Whether that sense of accomplishment is found in an Estes BT-50 sized rocket (and there are people who are afraid of these as well) or a 65 lb. rocket should be left to the individual and not influenced by people who don't understand.
If we live in a society where sufficient, adequate or good enough is decided by the masses, we might simply define one type car, one sized house, fixed income, you name it, is sufficient and progress comes to a halt. Limited vision produces limited results.
Fox News and talk radio scare me more than anything.
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How did people feel the first time they saw a tire fly into a grandstand full of people at 200mph at a racetrack?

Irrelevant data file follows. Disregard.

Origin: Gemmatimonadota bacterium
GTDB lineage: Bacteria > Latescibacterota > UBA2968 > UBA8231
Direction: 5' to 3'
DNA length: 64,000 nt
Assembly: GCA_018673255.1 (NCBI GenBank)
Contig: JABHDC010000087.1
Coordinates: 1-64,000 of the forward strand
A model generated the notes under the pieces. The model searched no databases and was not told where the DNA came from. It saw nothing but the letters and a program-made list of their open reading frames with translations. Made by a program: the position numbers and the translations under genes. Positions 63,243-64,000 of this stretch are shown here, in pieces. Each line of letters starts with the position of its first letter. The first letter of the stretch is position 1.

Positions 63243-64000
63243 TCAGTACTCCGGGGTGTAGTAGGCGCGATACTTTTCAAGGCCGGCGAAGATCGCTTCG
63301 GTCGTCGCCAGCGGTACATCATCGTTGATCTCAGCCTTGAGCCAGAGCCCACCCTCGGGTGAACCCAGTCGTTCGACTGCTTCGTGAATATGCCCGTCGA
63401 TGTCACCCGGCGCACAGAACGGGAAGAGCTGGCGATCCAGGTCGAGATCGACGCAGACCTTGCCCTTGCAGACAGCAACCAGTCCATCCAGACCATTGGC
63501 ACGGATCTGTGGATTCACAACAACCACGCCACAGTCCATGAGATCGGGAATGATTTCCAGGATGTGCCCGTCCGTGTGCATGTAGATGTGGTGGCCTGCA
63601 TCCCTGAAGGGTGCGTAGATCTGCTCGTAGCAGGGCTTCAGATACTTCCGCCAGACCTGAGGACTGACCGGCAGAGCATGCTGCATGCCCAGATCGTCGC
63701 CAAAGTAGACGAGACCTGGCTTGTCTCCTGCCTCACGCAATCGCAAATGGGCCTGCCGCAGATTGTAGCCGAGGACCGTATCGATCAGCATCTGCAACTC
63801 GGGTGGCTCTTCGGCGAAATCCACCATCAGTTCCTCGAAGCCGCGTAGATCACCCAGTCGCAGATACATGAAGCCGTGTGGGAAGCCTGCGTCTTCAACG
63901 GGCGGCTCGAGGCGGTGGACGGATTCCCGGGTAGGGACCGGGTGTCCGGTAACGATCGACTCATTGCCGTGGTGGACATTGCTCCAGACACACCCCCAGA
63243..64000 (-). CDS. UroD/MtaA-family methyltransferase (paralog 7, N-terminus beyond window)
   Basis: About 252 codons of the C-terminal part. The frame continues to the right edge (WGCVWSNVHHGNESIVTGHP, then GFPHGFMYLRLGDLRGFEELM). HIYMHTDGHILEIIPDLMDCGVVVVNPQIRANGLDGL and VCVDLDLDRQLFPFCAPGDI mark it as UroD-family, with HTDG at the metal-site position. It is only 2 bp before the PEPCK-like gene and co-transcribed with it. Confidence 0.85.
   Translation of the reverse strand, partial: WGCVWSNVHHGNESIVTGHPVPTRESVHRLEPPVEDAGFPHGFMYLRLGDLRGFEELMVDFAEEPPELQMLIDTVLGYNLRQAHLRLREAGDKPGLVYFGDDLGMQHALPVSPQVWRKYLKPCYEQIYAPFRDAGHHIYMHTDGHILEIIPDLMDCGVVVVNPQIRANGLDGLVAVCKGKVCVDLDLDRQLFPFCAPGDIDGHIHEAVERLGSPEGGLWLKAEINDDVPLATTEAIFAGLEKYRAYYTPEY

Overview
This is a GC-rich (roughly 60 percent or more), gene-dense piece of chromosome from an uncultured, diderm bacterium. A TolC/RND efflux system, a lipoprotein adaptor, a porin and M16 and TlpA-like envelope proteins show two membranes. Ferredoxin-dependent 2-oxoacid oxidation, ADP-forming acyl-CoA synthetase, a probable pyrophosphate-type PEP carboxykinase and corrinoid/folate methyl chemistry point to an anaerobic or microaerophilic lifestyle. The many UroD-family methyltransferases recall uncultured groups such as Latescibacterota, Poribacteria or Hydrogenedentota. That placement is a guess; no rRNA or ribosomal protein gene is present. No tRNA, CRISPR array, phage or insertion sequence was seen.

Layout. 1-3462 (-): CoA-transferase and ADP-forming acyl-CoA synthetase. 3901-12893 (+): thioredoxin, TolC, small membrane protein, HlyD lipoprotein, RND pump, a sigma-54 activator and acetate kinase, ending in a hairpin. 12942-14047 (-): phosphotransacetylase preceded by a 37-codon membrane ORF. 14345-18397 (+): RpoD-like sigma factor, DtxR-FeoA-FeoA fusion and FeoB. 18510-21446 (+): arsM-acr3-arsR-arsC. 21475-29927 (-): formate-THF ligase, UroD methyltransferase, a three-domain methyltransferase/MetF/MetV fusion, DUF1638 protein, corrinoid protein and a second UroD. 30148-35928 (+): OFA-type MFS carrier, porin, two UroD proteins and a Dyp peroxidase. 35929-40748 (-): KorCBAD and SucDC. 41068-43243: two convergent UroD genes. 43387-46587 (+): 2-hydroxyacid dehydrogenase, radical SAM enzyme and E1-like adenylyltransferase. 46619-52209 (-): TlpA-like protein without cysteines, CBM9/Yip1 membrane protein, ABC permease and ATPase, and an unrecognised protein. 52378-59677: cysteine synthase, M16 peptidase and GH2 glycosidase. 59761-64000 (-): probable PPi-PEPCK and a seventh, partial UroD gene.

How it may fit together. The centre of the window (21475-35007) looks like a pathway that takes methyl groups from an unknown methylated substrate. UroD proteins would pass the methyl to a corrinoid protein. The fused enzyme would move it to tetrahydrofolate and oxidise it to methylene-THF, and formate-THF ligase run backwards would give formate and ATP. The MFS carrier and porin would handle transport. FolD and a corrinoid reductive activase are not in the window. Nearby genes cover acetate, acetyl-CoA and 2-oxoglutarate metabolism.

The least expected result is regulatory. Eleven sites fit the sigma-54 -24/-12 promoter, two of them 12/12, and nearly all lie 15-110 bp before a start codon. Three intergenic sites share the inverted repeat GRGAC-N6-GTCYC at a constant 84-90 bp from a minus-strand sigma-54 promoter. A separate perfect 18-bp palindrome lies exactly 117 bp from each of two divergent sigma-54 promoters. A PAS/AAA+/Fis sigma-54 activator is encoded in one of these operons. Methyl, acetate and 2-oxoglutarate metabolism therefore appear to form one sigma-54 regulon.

If it's done properly (as opposed to "Check out these lunatics and their insane hobby!"), TV exposure can help bring the hobby into the mainstream. Just the fact that it is on TV will make it seem less bizarre and more like a real sport. Look at BattleBots -- before the TV show, that was an obscure hobby for tech freaks and geeks in the eyes of Joe Average. Now they see Boy Scouts and families doing it on TV and having fun, and suddenly it's mainstream.
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Why not, since it's true?
The people trying to regulate us out of existence don't give a damn about that. They never have and never will.